There is something about the way Gogos paints the cold blue light striking the combed hair of Christopher Lee's Count Dracula (MONSTERSCENE #3) that summons the entire flavor of the experience that is HORROR OF DRACULA. Gogos' uncommonly impressionistic, almost sketchy painting of Ingrid Pitt for the cover of MONSTERSCENE #8 captures the vivacity of its subject in an unexpected cocktail of colors. It's so alive that one's impression of the painting is one of startling brightness, though the work itself is more than half-based in dark hues. When tackling a subject as seemingly soulless as the prehistoric GORGO (FAMOUS MONSTERS #11 and 50), Gogos somehow imbues the image with a sense of gigantism and primordial power that one would imagine beyond the province of a page dimension usually reserved for characters of human proportion. Even something as rudimentary as a charcoal sketch of Henry Hull in WERE-WOLF OF LONDON miraculously captures the whole truth of the actor's body language and threatens to leap snarling off the page.
There are also many, many instances in which Gogos' oils and acrylics provide his subjects with atmospheric settings far in excess of any they ever received onscreen. Jonathan Frid makes his greatest bid for immortality as Barnabas Collins not on the videotape of DARK SHADOWS or in its theatrical spin-off, but in the oils of Gogos on the cover of FAMOUS MONSTERS #59. One aches to see the Technicolor Wolf Man movie starring Lon Chaney sampled on p. 156. Looking at King Kong on p. 153, his face looming with godly majesty and ungodly delight, we experience the same awe and revulsion and terror we imagine Ann Darrow must have felt when lashed to those sacrificial posts on Skull Island. For dyed-in-the-wool monster fans, almost every page of this book offers that kind of rich, emotional experience.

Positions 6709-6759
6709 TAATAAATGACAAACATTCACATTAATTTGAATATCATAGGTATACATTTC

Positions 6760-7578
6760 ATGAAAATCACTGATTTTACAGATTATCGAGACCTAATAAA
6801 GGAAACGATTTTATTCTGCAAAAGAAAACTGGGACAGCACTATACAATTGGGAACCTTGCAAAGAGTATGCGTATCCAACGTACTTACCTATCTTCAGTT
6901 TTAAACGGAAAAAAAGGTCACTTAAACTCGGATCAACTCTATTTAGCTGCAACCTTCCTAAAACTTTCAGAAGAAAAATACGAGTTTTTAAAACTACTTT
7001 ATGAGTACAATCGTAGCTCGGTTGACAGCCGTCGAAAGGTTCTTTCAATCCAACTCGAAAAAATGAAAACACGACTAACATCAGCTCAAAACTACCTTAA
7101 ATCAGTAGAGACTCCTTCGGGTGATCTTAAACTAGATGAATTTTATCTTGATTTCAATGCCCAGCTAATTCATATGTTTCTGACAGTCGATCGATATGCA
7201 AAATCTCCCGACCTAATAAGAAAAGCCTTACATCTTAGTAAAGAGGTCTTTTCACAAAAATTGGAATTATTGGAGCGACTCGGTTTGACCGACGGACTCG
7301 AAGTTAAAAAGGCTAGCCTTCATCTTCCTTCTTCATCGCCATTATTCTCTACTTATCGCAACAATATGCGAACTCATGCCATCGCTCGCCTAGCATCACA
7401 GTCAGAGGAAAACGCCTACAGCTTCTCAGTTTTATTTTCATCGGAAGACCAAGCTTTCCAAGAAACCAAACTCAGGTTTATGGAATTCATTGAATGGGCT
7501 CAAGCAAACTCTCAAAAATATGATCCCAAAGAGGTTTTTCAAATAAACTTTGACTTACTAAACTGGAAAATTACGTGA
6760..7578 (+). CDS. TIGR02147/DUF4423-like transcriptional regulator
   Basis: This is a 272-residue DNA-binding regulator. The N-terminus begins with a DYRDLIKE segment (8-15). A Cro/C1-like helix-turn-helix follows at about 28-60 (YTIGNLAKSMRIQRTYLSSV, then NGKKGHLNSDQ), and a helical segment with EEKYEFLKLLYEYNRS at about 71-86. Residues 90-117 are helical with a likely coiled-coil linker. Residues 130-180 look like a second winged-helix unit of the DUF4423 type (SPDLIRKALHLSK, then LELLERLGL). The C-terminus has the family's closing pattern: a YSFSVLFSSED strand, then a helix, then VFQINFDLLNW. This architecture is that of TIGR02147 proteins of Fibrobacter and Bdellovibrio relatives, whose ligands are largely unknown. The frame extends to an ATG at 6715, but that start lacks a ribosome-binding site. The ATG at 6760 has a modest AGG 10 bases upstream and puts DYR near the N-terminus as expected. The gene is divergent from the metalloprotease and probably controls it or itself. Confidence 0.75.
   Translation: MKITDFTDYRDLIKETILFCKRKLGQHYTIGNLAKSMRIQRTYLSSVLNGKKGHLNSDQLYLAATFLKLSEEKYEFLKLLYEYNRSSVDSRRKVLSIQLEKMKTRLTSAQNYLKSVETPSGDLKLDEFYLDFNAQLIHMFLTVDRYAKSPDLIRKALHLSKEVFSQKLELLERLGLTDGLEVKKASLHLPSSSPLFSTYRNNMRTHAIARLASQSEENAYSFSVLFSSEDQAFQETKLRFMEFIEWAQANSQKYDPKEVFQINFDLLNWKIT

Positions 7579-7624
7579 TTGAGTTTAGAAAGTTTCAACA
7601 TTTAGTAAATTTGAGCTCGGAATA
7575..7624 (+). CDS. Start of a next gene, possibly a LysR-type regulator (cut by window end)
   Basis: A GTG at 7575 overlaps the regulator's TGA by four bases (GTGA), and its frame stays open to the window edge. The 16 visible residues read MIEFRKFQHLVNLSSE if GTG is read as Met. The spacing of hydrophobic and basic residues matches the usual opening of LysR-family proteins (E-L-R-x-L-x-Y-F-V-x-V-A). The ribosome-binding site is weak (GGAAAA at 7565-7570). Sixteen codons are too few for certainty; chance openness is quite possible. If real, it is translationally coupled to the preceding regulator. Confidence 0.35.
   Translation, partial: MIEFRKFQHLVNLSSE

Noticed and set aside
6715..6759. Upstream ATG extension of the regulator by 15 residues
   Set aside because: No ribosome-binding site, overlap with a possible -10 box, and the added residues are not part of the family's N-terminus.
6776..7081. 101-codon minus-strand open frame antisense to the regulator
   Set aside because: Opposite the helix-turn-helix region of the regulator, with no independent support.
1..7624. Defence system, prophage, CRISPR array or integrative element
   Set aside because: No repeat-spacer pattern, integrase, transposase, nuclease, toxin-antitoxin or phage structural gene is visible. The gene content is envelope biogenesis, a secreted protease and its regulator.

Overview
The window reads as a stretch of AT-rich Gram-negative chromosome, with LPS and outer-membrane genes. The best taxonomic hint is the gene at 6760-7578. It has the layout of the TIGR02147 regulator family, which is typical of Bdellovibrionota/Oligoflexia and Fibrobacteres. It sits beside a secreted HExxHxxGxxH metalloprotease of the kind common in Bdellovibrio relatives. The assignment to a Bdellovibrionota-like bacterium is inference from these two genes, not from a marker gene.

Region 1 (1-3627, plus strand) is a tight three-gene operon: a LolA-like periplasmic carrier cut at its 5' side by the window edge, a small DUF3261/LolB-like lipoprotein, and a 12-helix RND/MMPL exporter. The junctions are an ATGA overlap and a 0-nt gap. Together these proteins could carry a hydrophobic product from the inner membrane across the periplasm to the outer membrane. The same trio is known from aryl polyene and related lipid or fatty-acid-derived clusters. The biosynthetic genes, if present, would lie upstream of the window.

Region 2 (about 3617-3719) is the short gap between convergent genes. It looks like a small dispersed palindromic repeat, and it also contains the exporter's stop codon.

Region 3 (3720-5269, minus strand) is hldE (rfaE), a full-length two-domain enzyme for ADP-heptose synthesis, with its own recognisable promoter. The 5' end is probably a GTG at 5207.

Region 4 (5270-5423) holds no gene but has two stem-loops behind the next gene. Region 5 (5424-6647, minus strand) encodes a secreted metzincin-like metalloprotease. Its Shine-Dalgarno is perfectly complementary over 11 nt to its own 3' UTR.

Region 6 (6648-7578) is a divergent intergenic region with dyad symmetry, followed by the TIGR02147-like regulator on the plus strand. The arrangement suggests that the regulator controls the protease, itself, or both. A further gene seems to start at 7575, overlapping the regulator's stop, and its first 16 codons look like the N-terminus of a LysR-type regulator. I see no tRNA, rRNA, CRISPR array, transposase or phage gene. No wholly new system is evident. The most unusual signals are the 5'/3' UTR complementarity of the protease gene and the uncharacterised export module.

Despite a blandish accompanying text that doesn't fully succeed in revealing the man behind the art or the reasons for his singular affinity for these subjects, FAMOUS MONSTER MOVIE ART OF BASIL GOGOS keeps its promise of collecting and paying tribute to Gogos' work superbly. It covers his diversity as an artist both reasonably and fairly, while accentuating the monster paintings where he found his most lasting success. The art reproductions alone are worth the cost of the book in any edition. A fair amount of digital restoration was likely involved in refreshing these works for print, and it is to the designers' credit that such work is absolutely invisible.
Of course, Gogos is still living his story and his growing legacy may well inspire other books in time. Future volumes on the subject may cut deeper, but they will need to go to superhuman lengths to be more beautiful or more loving than this one.
Note: A longer and more detailed draft of this review will appear in VIDEO WATCHDOG #125.
Monday, March 27, 2006
Unfortunately, another passing to report. Correspondent Darren Gross has written to inform me that writer-producer-director Dan Curtis -- the formidable producer best known for the groundbreaking Gothic soap opera DARK SHADOWS and its spin-off feature films, and also the ratings-shattering made-for-TV movie THE NIGHT STALKER -- died this morning at 6:15 a.m. PST of brain cancer, diagnosed only four months ago. His wife of 54 years, Norma, succumbed to heart failure only two weeks earlier.
Curtis also produced the memorable adaptation of THE STRANGE CASE OF DR. JEKYLL AND MR. HYDE starring Jack Palance, a later adaptation of DRACULA (also starring Palance) that greatly influenced Francis Coppola's later film version, and the well-remembered feature BURNT OFFERING starring Bette Davis and Oliver Reed.
A man whose name was once as synonymous with American trends in horror as that of Stephen King, Curtis' death occurs only a few months after the November cancellation of an attempted NIGHT STALKER series revival on ABC (which lasted only two months) and one month after the death of original series star Darren McGavin. For some years, DARK SHADOWS scholar Darren Gross has been working with Dan Curtis Productions to recover and restore uncut elements of the two DS features, HOUSE OF DARK SHADOWS and NIGHT OF DARK SHADOWS. We hope that work will continue.
Correspondent Samuel Bréan has written to notify me of the death of Spanish writer-director Eloy de la Iglesia (GLASS CEILING, CANNIBAL MAN, NO ONE HEARD THE SCREAM, CLOCKWORK TERROR) last Thursday, at the age of 66. (The IMDb lists an apparently erroneous birth year of 1944.) Here is a link to some Spanish language reports.